Many Australian field scientists, including myself, have been swayed in recent years by the attraction of using camera traps to survey wildlife.
But we’ve also attracted some unsavoury characters of the human form who are seriously threatening the viability of our research.
Camera trap devices (typically costing A$300 to A$900 each) don’t require a human operator to push the button; they can be remotely deployed in the bush taking photos for months with the sole function of recording animals.
They were used by the BBC to capture rare footage of the snow leopard for David Attenborough’s Earth II series.
Camera traps have led to some fantastic ecological findings, including newly discovered species such as the Olinguito from South America; extensions of the species range of rare predators such as Pallas’ cat in Iran; and previously unrecorded animal behaviours such as dingo cannibalism.
Importantly, they have reduced the cost of conducting surveys for wildlife that are normally expensive and resource-intensive.
Camera traps are now the “go-to” survey tool for scientists and a device used by farmers, land managers and citizen scientists alike. They are showing us pictures of animals doing things they only do when humans are not present.
But these unaccompanied pieces of technology are vulnerable to antisocial behaviours that are normally associated with humans in urban environments.
Camera thefts and vandalism
The theft and vandalism of remote scientific equipment is not new, but the exponential adoption of camera traps across the world has significantly increased the chance of an encounter between human and device.
The level of risk and financial loss has reached breaking point and is causing us scientists to revisit how we use camera traps to prevent theft.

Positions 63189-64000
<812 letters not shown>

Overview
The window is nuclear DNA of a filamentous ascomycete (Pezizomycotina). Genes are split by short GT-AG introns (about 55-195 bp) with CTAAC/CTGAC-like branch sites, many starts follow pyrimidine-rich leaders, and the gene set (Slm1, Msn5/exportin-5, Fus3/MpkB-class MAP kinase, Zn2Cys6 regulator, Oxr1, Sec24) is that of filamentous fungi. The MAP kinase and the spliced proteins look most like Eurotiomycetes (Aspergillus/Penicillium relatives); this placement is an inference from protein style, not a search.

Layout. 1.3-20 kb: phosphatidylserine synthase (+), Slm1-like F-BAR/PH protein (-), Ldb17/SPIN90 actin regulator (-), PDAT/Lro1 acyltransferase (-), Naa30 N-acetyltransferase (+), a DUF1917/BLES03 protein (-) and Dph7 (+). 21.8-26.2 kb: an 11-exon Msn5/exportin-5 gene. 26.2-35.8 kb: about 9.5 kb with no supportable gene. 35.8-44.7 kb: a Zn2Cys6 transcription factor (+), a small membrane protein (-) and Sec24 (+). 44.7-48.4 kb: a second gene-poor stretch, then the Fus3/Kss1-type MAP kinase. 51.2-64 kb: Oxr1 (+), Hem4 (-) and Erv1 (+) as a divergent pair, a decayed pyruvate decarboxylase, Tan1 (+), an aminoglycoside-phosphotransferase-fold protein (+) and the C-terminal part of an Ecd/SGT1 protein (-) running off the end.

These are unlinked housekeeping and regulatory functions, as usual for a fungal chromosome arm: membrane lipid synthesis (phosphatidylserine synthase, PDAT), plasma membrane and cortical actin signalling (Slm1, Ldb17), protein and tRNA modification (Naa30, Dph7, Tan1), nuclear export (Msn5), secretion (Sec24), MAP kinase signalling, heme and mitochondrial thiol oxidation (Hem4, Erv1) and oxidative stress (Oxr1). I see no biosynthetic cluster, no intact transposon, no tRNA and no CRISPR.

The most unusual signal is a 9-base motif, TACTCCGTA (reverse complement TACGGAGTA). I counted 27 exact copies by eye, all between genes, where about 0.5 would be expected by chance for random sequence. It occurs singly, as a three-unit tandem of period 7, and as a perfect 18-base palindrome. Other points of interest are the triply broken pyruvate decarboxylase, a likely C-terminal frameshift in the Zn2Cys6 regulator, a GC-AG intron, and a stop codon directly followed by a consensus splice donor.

In the cohort of dedicated wildlife researchers I work with, we have lost more than A$70,000 worth of equipment in recent years due to theft.
Camera traps are usually fixed to posts or trees at sites where animals are most likely to pass and therefore be detected.
In our research, we primarily study predators – such as dingoes, foxes and feral cats – so our camera traps are set in transects along roads and trails in the bush. This makes them very obvious to would-be thieves.
Following the theft of 15 camera traps in 2011 from one of our research trials in New South Wales, we grappled with how we might avoid having our equipment, and the precious data contained within, from being stolen.
An elevated approach
We initially thought we could put them 3 metres high in trees, hoping thieves would not see them because they were out of their line of sight.
Initial trials confirmed that most people had no idea that our camera traps were in the trees, so it looked promising.
That was until we conducted a further trial to compare the wildlife detected at different camera trap heights and realised that the higher the devices, the less we detected. So that option was off the drawing board.
Following this, we designed a security post that encased the camera trap in a steel box welded to a steel post with a lock shield (to prevent them from being ground off), and sunk 1m into the ground with two bags of concrete.
We attached friendly notes to the posts letting people know that we were only interested in animals and that pictures of people would be deleted.